Twitter - Curating daily events
Twitter HQ in San Francisco (Photo: Wikipedia).

With a never-ending deluge of content on the Web today, finding the good stuff, the important stuff has become increasingly difficult — not to mention time consuming. Two of the biggest content platforms are exploring ways to solve that problem.

Twitter and Youtube today both announced they would start curating content. The announcements are separate and not related, but it clearly demonstrates that both companies amass a tremendous amount of daily content, and surfacing quality results should help users derive more value.

“Project Lightning” is the name of Twitter’s approach to curating events that people are Tweeting about. According to Buzzfeed, a new button will sit on the center of the home row on the mobile apps for Android and iOS. Tap it and you’ll be taken to a media rich display of what’s happening right now in the world. Current events. Breaking news. And, no doubt, memes, will be part of the feed.

Meanwhile, YouTube is tapping in to the time honored tradition of citizen journalism (Nightcrawler?!). “Newswire” will highlight what it believes to be interesting and important eyewitness videos. It could be related to the Arab Spring, a shooting, a Presidential announcement, and any other raw clip uploaded to YouTube that might otherwise find itself on CNN, Fox News, or any of the outlets that rely on Google’s burgeoning service for first hand, on-the-ground accounts of breaking news. Google says that people watch 5 million hours of news video daily on YouTube.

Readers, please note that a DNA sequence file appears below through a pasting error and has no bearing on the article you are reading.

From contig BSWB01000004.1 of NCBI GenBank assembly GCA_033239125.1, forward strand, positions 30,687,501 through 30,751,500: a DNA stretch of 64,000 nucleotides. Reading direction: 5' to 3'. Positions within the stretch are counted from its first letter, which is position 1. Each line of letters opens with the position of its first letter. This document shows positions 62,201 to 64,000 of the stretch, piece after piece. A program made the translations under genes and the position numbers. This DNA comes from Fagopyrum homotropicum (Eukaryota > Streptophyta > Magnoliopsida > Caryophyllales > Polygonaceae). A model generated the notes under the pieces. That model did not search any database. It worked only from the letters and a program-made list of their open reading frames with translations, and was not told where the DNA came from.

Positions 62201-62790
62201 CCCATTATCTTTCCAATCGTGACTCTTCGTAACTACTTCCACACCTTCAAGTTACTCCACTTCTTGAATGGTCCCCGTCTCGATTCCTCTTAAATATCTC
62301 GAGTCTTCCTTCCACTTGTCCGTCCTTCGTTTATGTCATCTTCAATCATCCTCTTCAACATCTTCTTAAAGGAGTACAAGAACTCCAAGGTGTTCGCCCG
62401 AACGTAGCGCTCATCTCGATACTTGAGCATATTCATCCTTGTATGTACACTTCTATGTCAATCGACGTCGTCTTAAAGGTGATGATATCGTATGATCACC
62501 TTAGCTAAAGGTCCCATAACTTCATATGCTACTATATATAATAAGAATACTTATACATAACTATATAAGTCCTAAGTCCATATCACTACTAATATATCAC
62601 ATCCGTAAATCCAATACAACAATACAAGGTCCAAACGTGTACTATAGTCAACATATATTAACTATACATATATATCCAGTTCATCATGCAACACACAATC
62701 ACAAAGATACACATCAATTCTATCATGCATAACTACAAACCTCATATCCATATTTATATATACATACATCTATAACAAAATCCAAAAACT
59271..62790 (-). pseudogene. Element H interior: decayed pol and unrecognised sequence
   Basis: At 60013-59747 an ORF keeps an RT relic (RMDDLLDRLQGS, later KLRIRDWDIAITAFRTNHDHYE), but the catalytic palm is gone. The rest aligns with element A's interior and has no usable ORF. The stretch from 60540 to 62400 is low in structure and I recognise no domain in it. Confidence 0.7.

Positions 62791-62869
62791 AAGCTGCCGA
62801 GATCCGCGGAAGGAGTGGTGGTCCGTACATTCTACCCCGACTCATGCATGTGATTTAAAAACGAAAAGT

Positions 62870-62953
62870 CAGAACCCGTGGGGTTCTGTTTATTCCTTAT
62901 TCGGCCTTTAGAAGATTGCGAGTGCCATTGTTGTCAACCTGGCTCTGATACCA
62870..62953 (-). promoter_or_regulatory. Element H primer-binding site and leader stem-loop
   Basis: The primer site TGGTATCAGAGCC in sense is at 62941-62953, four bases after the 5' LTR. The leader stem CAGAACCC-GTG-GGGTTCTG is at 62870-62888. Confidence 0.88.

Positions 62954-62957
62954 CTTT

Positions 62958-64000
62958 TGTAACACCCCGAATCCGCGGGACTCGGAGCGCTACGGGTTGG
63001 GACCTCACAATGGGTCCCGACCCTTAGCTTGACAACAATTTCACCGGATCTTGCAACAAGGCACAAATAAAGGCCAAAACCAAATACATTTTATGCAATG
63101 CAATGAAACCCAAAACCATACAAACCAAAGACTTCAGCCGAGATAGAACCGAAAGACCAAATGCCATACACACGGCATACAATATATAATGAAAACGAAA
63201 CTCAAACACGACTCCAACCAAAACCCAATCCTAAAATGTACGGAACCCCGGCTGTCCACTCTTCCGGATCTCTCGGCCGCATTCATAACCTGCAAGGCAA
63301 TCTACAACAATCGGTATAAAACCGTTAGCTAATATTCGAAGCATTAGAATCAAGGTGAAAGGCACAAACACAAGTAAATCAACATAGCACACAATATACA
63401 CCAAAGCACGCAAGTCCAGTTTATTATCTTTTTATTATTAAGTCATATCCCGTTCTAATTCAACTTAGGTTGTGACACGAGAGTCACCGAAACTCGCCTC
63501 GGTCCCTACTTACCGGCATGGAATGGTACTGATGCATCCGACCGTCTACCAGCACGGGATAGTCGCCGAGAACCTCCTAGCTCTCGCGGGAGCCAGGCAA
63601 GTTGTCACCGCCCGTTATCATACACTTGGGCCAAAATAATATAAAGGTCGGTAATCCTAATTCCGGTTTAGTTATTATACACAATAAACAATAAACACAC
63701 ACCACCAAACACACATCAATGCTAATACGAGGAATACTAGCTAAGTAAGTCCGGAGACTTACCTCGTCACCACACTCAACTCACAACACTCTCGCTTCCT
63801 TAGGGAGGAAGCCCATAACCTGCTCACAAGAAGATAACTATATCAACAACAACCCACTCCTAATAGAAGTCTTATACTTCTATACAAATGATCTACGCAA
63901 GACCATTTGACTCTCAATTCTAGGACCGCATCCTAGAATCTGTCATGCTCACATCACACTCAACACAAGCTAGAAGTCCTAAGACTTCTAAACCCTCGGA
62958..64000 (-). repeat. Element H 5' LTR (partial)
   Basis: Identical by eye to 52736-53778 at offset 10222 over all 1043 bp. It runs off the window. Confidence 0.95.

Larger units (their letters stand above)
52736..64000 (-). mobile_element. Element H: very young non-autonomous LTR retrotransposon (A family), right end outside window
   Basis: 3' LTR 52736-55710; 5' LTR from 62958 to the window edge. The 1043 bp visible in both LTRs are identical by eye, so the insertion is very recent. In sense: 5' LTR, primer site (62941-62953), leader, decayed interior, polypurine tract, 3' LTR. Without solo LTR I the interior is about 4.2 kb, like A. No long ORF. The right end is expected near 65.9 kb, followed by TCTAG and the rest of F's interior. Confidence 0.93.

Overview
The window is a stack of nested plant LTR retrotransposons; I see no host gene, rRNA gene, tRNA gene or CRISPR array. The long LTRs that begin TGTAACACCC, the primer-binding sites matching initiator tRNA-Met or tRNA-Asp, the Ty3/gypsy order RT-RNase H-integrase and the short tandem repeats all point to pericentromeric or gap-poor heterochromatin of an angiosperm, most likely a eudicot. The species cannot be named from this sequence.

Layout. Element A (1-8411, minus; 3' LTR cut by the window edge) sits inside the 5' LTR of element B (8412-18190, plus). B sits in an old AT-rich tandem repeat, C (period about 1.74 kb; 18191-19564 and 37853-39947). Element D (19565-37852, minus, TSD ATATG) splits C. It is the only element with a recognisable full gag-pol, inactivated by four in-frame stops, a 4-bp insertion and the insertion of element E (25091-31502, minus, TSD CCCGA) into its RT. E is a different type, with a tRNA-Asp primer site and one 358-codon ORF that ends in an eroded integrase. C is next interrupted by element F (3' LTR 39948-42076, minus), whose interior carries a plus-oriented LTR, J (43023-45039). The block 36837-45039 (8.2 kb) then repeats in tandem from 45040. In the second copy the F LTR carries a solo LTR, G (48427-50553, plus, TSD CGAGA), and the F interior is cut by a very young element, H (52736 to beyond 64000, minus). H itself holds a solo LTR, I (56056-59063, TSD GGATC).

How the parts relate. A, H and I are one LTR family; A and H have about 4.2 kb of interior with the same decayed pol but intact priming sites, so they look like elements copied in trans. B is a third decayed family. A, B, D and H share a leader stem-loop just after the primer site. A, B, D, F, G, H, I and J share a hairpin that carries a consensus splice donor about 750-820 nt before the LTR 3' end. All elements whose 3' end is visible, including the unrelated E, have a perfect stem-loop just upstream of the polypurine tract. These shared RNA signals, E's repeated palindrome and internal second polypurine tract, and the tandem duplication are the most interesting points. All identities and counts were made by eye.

A New Model for Broadcast News?

Both of these announcements aren’t surprise moves. And they’re fairly minor to be sure. Curating content is nothing new. Twitter and YouTube have both experimented with different ways of helping users find quality and timely content.

What is interesting, however, is that these are small steps towards possibly establishing the respective services as bonafide news channels — places we would go in lieu of turning on a television and watching the nightly news.

YouTube, for instance, already streams live Presidential addresses, conferences (such as the recent E3 gaming expo), and other events. Combine that service with real-time breaking news presented in an organized fashion with familiar broadcast-like controls (channels) and you can start to see where Google is going with this… we are on the verge of autonomous cars, could it be that we are also on the verge of user-generated news channels?

The next logical step could be the addition of an anchor of sorts, and various on-air personalities. Yahoo has Katie Couric. How long will it be before YouTube, and perhaps even Twitter, sign big name talent? That person and team could provide real-time commentary as various YouTube clips are played. YouTube has the audience, it has a massively scalable platform, and it has the brand name. I think the traditional broadcast news model as we know it could be in for a bit of Uber-ization.